eu = u in cute, keu would sound "Q"
ai = "ight" as in "light"
ei = ai in aid

I know there are many dialects of English, but with these basic sounds of English we can estimate to the closet sound.

peepeol will be "people"
keut will be "cute"
kaet will be "cat"
get will "get"
geit will be "gate"
kaen will be "can"
kein will be "cane"

and so on...

The two optionals are not necesary (spelling and alphabet reform) but


POOR PUNCTUATION AGAIN

Do you not know that conjunctions must always have a comma before them?




I highly suggest the compounds / English word replacement and the simple verb tense. What do you think about this? or should I say "You think what about this?"



As you are clearly far from literate in English, perhaps you should attend classes in "English as a second language" before commenting on literacy.
edit on 28-6-2012 by bearwithredhat because: (no reason given)
edit on 28-6-2012 by bearwithredhat because: (no reason given)



posted on Jun, 28 2012 @ 10:42 PM
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"Only in America"?

This is the country where people are so stupid that some of them even use that that hack rag "Webster's" as a reference source, and some, I know this is hard to believe, even think it defines the English language. "Just how ignorance are Americans?", I ask you!



posted on Jun, 28 2012 @ 11:13 PM
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How bout this....you learn $%^&ing ENGLISH.

Your learning how to communiate effectivley and accuratly.....
I got an Idea on how to improve the literacy rate.....LEARN

English does not need changing. People need to stop beeing @*$(&@()* lazy and put down the god #$%^ phones and texting.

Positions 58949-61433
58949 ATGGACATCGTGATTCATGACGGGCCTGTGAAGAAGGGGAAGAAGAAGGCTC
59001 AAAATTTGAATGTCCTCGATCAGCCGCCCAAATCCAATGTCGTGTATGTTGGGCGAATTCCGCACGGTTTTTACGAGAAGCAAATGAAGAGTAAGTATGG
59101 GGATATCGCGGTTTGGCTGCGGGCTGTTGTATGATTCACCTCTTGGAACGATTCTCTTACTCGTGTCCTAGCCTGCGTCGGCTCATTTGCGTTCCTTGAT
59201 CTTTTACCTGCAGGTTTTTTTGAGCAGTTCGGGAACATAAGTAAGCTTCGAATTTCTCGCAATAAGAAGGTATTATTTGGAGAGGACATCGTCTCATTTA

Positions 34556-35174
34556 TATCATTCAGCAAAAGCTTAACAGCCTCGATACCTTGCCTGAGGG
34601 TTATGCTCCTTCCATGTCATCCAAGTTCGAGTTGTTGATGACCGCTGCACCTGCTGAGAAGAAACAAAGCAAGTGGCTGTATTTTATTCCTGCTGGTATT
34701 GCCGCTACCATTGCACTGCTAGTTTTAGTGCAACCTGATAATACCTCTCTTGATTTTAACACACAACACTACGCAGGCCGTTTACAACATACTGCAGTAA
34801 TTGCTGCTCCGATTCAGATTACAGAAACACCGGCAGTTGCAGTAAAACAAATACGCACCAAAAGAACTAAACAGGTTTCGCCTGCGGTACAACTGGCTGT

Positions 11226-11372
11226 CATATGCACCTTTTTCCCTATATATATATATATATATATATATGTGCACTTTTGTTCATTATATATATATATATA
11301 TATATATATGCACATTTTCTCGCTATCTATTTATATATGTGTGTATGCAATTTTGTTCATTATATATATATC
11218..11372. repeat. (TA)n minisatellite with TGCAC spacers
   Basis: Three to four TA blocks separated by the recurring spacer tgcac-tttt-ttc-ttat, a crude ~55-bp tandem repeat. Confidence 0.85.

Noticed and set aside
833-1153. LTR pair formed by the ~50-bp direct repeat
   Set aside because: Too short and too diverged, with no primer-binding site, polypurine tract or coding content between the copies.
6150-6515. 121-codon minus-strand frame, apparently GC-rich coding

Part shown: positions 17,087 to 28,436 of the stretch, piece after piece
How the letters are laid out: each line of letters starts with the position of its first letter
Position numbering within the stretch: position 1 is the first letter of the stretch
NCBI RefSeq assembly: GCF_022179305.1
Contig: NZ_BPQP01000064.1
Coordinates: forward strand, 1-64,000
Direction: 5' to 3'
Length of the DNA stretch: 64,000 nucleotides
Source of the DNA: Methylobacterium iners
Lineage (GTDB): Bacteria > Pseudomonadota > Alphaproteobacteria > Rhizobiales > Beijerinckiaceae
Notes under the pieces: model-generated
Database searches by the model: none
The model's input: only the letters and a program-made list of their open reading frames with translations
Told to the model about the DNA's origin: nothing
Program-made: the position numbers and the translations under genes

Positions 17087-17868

THIS BOILS ME TO NO END!

If i was going to learn another langauge i wouldn;t go around asking to change it to ease my ability to speak/understand it!
...
Jessus how damn........ ARRRRRRG.......

end of rant.......



edit on 28-6-2012 by Vardoger because: (no reason given)



posted on Jun, 29 2012 @ 12:17 AM
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The thing about language is that it's organic. It melds, evolves and is shaped everyday. It's shaped by geography, religion, conquest and new inventions. Having a universal language would quickly evolve into distinct dialects within a generation.



posted on Jun, 29 2012 @ 01:37 AM
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reply to post by bearwithredhat
 


reply to post by Vardoger
 



I agree with you completely. I made so many mistakes while writing that, and based on all of the writing I see on the internet, most of the people write incorrect English too, even when they are trying their best. The language is extremely incoherent.



posted on Jun, 29 2012 @ 02:27 AM
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This thread is double plus good...



posted on Jun, 29 2012 @ 02:34 AM
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reply to post by arpgme
 


A very well written post, arpgme, but, with respect, I personally would like to see our language continue as it is.

What irritates me ( U K.) is slack spoken English....e.g:

" Gonna " instead of " Going to "

" Tranna " instead of " Trying to "

Sentences with the word " like " used several times.. ( Mostly a teenage phenomenon.)

Written English: " Till " when a person means ' Til ' ( Until.) Now rampant, and seen as the norm, now.

...Or, maybe it is all part of our ever changing use of our language, and phraseology ?

And the loss of local dialects...there's another topic in itself.

It is educashun wot needs to like, improve, like, not stooping to the lowest common denominator, like.

I feel sorry for the children of today learning English, they have far more distractions to learning than I did as a child.

I thought my parents were mean, not having a TV, when I was a child ( 1960's.) They probably couldn't afford one, but this meant I read instead....



posted on Jun, 29 2012 @ 02:42 AM